Yesterday I wrote my blog while eating breakfast at Steak n Shake before the start of the day's activities at the Indianapolis Motor Speedway. I wrote that I would elaborate on the differences between three years ago and today, but those thoughts quickly changed just 10 minutes into practice once I got to the crash.
The moments before practice began were rather picturesque but then, for the 3rd time in 17 months, I was involved in a crash that found its way to the stand I was in. Once again it was just a fluke deal, however the impact, as with the other two, was severe and knocked me forward and I almost came out of the stand before recoiling backwards and landing awkwardly on my side. Thankfully, unlike the other two incidents, this didn't require a trip to the hospital. However, trackside medical staff did check me over, and asked a bunch of questions to check for a concussion, but I was right back up on my feet. This is Indy and I wasn't going to let a little side pain get in my way, or so I thought as about 25 minutes later my muscles under my ribcage were letting me know just how hard of a shot I took so I came off the stand and went to the office. This was one of the worst walks I have even taken because, after all, this is Indy; there are no more hallowed grounds in motorsport and I get the honor of being the flagman for this USAC .25 event but my side was hurting just a little too much for me to be able to do my job as ably as is required.
After the Advil kicked in and I had a meeting with an ice pack for about 30 minutes I was back on the stand, sore, but once I had my flags flying I felt somewhat invincible (minus the time I dropped a water bottle and bent down to pick it up.) An hour or so later a thunderstorm came through and ended the day early, but I will be back in the stand tomorrow although I am not looking forward to waking up in the morning.
So the question is, why do I do this? Why do I put myself in the line of fire to display colorful flags? The answer is more than just the fact that auto racing has been my deepest passion for my entire life. The answer is more than just the fact that I have always had a dream of flagging at Indianapolis (remember, that dream came somewhat true back in May when I started a day of practice for the Indy 500) The reason I flag is well, for one I love it, but also the fact that it has allowed me to be the person I am today.
3 years ago I worked my first USAC .25 race and it was right here in Indianapolis. I think back to the flagger, person, and presenter I was back then and I don't think there is much comparison minus my style with the flags. Except for the style I was nothing compared to who I am today. A fellow USAC worker asked me three weeks ago, "Aaron, has much has flagging with USAC helped you as a person?" and I told him something along the lines that the impact is so profound that it is hard to put into words.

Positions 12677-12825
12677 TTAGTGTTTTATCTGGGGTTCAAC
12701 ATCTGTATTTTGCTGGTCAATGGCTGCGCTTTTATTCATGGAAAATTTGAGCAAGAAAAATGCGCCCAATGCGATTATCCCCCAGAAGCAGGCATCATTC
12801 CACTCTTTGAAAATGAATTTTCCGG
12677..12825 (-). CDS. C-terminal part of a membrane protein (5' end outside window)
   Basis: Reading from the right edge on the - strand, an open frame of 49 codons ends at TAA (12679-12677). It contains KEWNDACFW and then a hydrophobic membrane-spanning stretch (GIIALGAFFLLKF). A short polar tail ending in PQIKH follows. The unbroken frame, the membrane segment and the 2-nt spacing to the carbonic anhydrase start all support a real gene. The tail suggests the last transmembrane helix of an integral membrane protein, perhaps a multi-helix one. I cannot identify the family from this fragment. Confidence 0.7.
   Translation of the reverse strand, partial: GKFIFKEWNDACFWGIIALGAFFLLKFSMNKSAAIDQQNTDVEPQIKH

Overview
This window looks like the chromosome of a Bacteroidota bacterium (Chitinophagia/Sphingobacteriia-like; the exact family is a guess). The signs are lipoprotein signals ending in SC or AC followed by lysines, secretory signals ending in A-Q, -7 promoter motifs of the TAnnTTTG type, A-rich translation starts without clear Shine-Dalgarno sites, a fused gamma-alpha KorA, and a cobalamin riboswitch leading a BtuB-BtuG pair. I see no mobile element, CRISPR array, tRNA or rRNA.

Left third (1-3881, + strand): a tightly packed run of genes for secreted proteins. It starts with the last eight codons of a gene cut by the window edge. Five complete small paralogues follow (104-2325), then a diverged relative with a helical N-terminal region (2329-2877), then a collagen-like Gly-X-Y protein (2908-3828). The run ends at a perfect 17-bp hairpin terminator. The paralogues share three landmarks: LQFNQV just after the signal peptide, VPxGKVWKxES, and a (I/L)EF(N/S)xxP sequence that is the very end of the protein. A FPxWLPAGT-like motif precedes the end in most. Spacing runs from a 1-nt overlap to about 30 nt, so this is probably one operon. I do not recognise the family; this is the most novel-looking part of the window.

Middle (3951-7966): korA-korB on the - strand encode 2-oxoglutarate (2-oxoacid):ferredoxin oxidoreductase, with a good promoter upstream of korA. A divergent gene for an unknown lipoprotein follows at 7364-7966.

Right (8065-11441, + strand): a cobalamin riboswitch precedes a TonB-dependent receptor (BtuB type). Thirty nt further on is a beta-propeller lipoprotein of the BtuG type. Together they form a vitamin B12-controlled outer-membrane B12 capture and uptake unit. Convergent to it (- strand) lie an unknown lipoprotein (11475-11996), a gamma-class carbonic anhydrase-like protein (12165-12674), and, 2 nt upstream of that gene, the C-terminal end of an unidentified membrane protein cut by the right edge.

That first race three years ago I was timid and would not make any decision. A big part of my job is to start the race after a caution period and I do that by displaying a rolled up green flag. Three years ago I never made one call on this and I would never ask when or rather how close we were to this occurring (i.e. the track has to be cleaned and the cars need to be in the right order.) I was highly timid and had little to no confidence. This is a great parallel to how I presented as well. I had only done about 50 presentations when I began with USAC and yes, the information I gave was great, but there was no confidence in my voice, posture, or anything by that manner.
Over the months, then the year and following year I worked more and more events and I no longer had to be coached on every movement. I began to direct the flow and inquire if the lineup was good. That may not seem like much, but I've never been good at asking questions (of that kind. I was always good at asking "what if..." questions as a child. Still am actually) but I started feeling confident in more than just my ability to make the flags not just be displayed but flow with style.
It's now been, as mentioned, three years since my first USAC race and while I had flagged, and directed many races prior, it wasn't to the amount that I've done with USAC. I'll be honest and not leave out SKUSA as working their national events has been huge for me as well, but it's within all these events that I have grown as a person. Confidence is something I have always lacked, but when I'm up on a stand and interacting with drivers, handlers, parents, and fellow staff members I feel confident.
Several people have suggested that I quit flagging as, "oh you're out of town so much" or, "oh, you're always getting hurt it seems" but who would I be without it? I am 100% confident I am the speaker I am today, and the autism ambassador I am today because of the confidence flagging gives me. To be able to do a job that requires absolute perfection, and excel at it, has been life changing for me. This is why, as the sun comes up tomorrow, I will be on my way to the Indianapolis Motor Speedway and no matter how sore my ribs may be I will be up on that stand, flags in hand, having the absolute time of my life.